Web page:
Much recent psychological investigation has been focused on the development of the child's theory of mind, which occurs by about 4 years, and may be a very important schema by which the child interprets his social reality (Baron-Cohen, 1992). It could be argued that the notion of the self as the bare subject becomes elaborated with the development of the theory of mind, as the child develops the notion of subjective experiences or representations of the objective world that can be contrasted with each other. As the child learns to conceptualize another's false belief, the epistemological organization of the child's experience can be expected to shift as he or she appreciates the idiosyncrasy of his or her own subjective viewpoint. This development can be understood to be crucial in orienting the child in social or intersubjective reality.

These analyses of the structure and activity of the mind are models of normal functioning; Kant believed that his categories of understanding were "necessary conditions of any possible experience." However, it appears that they are one set of sufficient conditions for one particular sort of experience: sanity, by the standards of Western rationalism. The following section examines how the psychotic state or delusional mood can be conceptualized.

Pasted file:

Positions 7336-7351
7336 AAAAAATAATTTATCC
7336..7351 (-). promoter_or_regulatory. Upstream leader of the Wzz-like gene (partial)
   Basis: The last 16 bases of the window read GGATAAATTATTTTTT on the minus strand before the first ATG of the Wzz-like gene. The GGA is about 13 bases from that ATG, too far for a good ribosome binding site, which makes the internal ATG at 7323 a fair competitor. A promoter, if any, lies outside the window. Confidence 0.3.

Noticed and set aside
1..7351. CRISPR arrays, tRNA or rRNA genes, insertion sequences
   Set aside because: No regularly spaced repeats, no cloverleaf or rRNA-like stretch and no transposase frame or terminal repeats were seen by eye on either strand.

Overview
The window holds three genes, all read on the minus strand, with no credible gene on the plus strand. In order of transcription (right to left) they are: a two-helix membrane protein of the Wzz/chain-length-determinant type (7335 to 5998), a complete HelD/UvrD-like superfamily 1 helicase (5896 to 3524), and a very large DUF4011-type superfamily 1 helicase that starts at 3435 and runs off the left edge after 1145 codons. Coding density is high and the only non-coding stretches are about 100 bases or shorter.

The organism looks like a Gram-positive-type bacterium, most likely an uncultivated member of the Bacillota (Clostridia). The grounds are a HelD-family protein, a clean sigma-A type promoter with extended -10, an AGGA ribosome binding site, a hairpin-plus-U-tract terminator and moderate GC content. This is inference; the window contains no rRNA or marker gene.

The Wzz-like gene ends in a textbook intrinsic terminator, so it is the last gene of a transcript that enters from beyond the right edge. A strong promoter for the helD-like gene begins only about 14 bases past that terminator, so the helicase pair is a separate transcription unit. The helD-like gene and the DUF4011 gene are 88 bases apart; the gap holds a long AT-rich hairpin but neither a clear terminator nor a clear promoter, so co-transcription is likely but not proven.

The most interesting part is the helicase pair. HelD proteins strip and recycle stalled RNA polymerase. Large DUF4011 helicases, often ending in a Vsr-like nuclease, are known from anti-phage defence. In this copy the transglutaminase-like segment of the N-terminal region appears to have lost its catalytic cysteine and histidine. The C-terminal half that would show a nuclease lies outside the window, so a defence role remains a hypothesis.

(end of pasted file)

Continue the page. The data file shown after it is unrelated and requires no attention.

The Delusional Mood

The delusional mood is one in which the perceptual world seems to have undergone some subtle but all-encompassing change. The world may seem strangely insubstantial, or mutable, and bathed in a kind of aura of particularity, meaningfulness, or knowing. Events and features of the world may seem intimately related somehow to the subject, either in the sense that they are signs directed at the subject or in the sense that they have been caused by or otherwise affected by the subject's thoughts or intentions. These features have been described by Sass as "the subjectivised domain" of the delusional mood: an apt description, because they can be interpreted as representing a loss of the concrete self-existence of the external world, and a mingling of the subjective or mental aspects of experience with the external, material aspects.

Below are some examples of statements that have been made by people experiencing the delusional mood, which give a flavor of the subjective phenomenology (taken from Spitzer, 1990):